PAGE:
raced and frequently won at the Fairgrounds racetrack in New Orleans.  His maiden victory was reportedly in 1853 at the Metairie Race Course, winning at mile heats, the second heat being the fastest run to that date.  A rivalry grew between Lecomte and another thoroughbred, Lexington, who defeated Lecomte in 1854.  Lecomte later avenged his loss and handed Lexington his only career defeat.


Jim Wells and DNA Testing

Jim Wells, a longtime University of Kentucky mathematics professor, went to bed one night pondering a maddening and fruitless decades-long search for the origins of an ancestor.  He woke up the next day to have his history handed to him in an email.

"It's astonishing," said the 70-year-old Mr. Wells of the recent revelations regarding his fifth great grandfather, John Wells, who turned out, as Mr. Wells had suspected but could never prove, to be a Pennsylvania Quaker with British roots.  "It just didn't seem possible we would ever learn his origins."

Mr. Wells of suburban Lexington, Kentucky was part of something called the Wells Family DNA Project, organized by a determined armchair genealogist named Orin Wells.  It enlists an intriguing new tool called surname DNA testing.

The technology, built on advances in the science of DNA over the past 15 years, rests upon research showing that the Y-chromosome element of DNA passes from father to son basically unchanged over the generations.  Hence it serves as a highly accurate marker of paternity.  In Jim Wells's case, by volunteering a blood sample to a testing lab, he threw his DNA into a test pool of scores of other Wellses, many of them from 24 American Wells branches that have kept meticulous genealogies going back to the 1600's.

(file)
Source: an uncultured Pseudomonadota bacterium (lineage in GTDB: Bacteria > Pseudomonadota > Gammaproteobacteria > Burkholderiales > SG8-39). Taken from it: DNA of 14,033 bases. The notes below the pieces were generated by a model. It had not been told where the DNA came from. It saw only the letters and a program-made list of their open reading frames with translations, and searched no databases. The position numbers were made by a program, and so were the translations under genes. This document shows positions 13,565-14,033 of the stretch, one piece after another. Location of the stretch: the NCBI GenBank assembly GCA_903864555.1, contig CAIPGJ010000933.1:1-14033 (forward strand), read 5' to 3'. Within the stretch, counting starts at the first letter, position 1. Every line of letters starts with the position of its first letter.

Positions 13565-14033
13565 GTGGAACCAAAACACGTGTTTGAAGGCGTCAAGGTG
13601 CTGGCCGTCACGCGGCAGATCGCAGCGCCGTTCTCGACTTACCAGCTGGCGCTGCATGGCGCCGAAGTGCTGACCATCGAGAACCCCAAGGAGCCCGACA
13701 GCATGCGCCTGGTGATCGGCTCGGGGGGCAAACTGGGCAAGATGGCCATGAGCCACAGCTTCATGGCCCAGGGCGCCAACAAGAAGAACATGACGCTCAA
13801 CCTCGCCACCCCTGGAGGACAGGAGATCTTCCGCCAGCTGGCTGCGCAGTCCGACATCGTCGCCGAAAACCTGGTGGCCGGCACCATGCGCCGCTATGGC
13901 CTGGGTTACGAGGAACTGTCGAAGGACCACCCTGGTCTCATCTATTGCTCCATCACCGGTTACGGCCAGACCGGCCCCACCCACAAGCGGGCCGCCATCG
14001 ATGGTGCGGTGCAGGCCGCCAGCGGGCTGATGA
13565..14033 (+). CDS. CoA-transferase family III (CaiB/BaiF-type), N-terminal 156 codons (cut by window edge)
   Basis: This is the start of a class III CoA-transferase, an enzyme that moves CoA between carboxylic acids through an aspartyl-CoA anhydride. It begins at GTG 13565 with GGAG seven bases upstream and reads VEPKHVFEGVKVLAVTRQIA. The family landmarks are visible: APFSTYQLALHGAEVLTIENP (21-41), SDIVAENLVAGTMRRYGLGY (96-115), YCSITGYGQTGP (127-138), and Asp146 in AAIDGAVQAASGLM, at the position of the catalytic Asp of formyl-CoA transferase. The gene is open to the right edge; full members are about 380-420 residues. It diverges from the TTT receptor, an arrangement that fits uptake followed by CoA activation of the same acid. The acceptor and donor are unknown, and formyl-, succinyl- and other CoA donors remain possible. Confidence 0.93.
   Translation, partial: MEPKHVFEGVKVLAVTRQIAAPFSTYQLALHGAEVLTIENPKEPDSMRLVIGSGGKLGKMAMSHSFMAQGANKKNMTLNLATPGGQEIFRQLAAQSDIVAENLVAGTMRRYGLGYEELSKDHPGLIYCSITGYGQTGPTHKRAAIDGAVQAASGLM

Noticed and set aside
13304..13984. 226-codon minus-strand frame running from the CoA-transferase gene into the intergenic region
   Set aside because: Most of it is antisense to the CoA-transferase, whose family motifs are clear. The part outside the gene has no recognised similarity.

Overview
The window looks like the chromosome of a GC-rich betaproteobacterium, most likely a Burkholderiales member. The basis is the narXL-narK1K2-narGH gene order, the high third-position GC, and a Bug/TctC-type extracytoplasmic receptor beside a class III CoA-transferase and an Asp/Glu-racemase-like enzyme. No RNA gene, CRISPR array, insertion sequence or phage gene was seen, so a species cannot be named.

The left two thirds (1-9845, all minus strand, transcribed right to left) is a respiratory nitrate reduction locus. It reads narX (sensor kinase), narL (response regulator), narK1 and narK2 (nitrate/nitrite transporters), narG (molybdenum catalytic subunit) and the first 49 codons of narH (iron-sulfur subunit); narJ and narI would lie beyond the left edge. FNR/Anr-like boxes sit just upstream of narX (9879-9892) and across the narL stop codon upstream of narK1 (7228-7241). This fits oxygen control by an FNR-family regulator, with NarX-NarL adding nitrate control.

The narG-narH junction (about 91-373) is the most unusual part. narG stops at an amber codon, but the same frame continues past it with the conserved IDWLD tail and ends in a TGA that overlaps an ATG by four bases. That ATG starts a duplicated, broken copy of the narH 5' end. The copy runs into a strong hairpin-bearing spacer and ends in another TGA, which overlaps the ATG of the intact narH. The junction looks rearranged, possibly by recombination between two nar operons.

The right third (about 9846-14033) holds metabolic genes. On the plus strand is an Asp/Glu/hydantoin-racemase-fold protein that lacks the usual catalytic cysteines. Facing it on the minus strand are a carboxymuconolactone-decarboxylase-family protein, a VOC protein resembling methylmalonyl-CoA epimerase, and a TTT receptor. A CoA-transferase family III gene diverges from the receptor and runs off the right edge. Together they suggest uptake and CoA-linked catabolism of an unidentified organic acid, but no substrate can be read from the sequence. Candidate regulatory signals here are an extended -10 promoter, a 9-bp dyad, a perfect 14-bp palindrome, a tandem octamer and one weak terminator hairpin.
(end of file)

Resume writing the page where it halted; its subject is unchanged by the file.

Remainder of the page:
The idea: "Orphans" such as Mr. Wells might make a genetic match with one of these families and, by comparing what he knows of his genealogy with the new data, fill in missing pieces.  By doing that, Mr. Wells not only verified his theories about John Wells but found out his roots actually go all the way back to one Henry Wells, an English Quaker who immigrated to Pennsylvania around 1684.
 
Surname DNA testing used to be the province of universities and research laboratories but not commercially available.  Now, three for-profit labs, Relative Genetics Inc. of Salt Lake City, Family Tree DNA of Houston and Oxford Ancestors of Oxfordshire, England, have sprung up to serve a growing consumer interest.  The Wells project, with more than 250 participants, has been the largest to date.